• It is difficult to predict results with accuracy, so you might do better than expected on the one test, and worse than expected on the other. In the end, having more results gives you more flexibility. You can always choose which scores to use down the road – the important thing is to prepare carefully for each test you take, and not to put too much stock in the idea that one is easier or better than the other.
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Q: My ACT score is x. What would an equivalent score on the SAT be (or vice versa)?
A: There is no precise formula for converting an SAT score to an ACT score or vice versa. However, you can compare the percentile rankings for one score to those of the other, and that does give you a reasonable point of comparison. Below are links to those figures.

SAT Reasoning Test Percentile Rankings (Composite):
Click here

SAT Reasoning Test Percentile Rankings (By Section):
Click here

ACT Percentile Rankings (Composite and by Section):
Click here

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Q: How good are my SAT Subject Test scores?
A: This depends on a lot of factors, from what the student’s potential is to what schools he or she is applying to.  Prior to taking a test, students can discuss with their tutors what might be a reasonable target score.  To see how your score compares to other students’ scores, you can see the percentile rankings, by Subject Test, here: http://professionals.collegeboard.com/testing/sat-subject/scores/average

And the percentile rankings are available here:
http://professionals.collegeboard.com/profdownload/2010-sat-subject-test-percentile-ranks.pdf

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Q: What does the SAT Reasoning Test consist of?
A: The test consists of three sections: Critical Reading, Writing, and Math.  Each section is scored from 200 to 800. For more detailed information about each section, follow this link: http://www.collegeboard.com/student/testing/sat/about/SATI.html
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Q: How long is the SAT Reasoning Test?
A: The SAT Reasoning test consists of 10 sections: seven of 25 minutes, two of 20 minutes, and one of 10 minutes. This adds up to 3 hours and 45 minutes. Students only get one or two short breaks – usually less than 5 minutes each.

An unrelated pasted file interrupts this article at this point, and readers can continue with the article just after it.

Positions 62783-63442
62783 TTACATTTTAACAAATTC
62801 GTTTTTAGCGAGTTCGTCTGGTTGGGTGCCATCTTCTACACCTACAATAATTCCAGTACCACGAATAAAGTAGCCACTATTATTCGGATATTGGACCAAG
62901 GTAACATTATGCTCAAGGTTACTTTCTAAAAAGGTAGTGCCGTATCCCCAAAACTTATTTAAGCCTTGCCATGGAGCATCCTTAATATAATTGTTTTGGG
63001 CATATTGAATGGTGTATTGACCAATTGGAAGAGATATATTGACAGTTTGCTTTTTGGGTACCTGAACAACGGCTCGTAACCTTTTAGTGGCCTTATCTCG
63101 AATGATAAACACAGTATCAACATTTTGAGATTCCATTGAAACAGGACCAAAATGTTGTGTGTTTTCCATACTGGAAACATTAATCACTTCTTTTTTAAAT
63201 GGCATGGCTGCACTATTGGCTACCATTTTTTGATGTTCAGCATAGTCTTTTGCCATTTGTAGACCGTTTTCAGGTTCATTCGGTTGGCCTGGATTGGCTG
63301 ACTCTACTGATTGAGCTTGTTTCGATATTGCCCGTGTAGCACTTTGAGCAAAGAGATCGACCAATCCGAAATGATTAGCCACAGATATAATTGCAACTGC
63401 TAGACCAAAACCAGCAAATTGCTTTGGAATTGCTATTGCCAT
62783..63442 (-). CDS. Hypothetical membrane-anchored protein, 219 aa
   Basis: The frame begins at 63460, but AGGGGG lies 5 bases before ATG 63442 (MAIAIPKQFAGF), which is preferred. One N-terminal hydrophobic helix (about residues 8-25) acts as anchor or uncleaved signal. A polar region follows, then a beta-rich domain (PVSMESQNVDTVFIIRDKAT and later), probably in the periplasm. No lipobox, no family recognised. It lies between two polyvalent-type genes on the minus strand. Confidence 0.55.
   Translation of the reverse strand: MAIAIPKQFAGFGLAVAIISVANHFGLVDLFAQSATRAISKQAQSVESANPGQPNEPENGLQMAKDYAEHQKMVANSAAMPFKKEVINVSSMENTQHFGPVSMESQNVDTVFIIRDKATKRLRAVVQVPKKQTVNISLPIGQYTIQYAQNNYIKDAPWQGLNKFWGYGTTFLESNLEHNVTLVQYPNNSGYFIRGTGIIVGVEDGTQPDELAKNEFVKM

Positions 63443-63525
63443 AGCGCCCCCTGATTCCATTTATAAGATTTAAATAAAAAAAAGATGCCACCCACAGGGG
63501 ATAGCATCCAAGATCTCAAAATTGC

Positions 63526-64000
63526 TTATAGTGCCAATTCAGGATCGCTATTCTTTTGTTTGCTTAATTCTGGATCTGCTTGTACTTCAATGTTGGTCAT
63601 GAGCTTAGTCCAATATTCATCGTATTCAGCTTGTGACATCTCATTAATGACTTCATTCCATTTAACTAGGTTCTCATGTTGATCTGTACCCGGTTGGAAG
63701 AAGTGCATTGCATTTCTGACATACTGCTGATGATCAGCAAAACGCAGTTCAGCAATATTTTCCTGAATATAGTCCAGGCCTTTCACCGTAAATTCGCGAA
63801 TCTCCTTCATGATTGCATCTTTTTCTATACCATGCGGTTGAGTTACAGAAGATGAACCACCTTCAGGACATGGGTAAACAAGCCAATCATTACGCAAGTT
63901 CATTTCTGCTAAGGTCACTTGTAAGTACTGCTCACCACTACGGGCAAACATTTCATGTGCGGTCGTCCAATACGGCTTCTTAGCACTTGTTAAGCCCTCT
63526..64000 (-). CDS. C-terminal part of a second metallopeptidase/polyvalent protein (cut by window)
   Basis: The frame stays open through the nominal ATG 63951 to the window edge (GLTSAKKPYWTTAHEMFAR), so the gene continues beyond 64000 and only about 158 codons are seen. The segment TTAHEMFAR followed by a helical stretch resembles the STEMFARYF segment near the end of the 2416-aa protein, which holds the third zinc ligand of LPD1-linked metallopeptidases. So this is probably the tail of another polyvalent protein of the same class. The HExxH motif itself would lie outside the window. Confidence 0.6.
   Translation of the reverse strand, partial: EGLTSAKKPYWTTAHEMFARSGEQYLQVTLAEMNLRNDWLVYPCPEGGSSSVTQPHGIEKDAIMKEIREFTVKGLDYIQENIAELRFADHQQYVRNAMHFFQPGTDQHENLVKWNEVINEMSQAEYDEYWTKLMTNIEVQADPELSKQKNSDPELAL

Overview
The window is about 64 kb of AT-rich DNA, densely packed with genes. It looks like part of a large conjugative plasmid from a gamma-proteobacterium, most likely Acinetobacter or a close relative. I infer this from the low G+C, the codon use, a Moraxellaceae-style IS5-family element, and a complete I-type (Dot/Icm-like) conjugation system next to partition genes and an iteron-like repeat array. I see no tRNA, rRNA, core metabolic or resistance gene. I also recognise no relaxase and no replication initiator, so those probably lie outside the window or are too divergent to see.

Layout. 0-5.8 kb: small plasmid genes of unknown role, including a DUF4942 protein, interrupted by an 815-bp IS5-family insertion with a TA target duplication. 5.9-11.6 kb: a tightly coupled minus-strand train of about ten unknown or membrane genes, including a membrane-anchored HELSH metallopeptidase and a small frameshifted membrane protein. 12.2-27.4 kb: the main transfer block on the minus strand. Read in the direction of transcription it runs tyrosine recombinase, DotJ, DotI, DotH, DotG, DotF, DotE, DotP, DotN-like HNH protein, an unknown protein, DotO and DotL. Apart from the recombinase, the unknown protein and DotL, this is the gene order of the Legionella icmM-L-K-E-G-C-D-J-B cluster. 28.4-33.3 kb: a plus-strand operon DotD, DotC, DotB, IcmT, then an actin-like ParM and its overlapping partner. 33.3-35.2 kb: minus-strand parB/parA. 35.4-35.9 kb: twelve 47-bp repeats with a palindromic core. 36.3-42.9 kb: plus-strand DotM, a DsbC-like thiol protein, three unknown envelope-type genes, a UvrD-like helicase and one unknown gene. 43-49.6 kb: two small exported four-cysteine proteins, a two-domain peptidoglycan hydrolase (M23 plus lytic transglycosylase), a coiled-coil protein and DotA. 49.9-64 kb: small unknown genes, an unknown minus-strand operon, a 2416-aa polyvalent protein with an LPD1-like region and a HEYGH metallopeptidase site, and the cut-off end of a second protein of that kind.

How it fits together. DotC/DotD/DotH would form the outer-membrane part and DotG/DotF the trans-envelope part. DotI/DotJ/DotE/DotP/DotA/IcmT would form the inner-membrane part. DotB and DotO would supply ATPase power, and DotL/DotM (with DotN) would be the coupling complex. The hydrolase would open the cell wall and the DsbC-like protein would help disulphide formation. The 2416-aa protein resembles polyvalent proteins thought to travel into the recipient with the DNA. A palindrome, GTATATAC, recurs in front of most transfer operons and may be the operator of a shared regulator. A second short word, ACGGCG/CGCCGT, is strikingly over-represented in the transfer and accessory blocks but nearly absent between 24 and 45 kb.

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Q: How long is the ACT?
A: The ACT consists of 5 sections: English, Math, Reading, Science, and the Essay (optional, but those who want to use their ACT score instead of the SAT must complete this portion of the test). The time allotted for each section, respectively, is 45 minutes, 60 minutes, 35 minutes, 35 minutes, and 30 minutes. This adds up to 3 hours and 25 minutes. Students only get one or two short breaks – usually less than 5 minutes each.
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Q: What are the different SAT Subject Tests that I can take?
A: Specific information about each of the different tests is available here: http://www.collegeboard.com/student/testing/sat/about/SATII.html
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Q: How many SAT Subject Tests does a college applicant need to take?
A: It depends on the schools that he or she is applying to. Most schools require students to take two different Subject Tests (such as the UC schools), but some require three while others don’t require any. Please consult the schools you are intending to apply to for their specific requirements.
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Q: Should I get a few SAT Subject tests out of the way by taking them on the same day?
A: No!  It’s much better to spread out your SAT Subject tests over as many test days as possible.  The best reason for this is that students can become very fatigued taking multiple tests back-to-back, resulting in lower scores. With adequate planning, there is no need to take three tests on the same day. Taking two Subject Tests, while still tiring, is much more manageable than three.
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Q: Can I choose which SAT scores to submit? What about ACT scores?
A: For the SAT Reasoning Test, you cannot specify which sections you want to submit from a given test. You must either submit scores from all three sections of the test (Math, Critical Reading, and Writing) or submit none of them.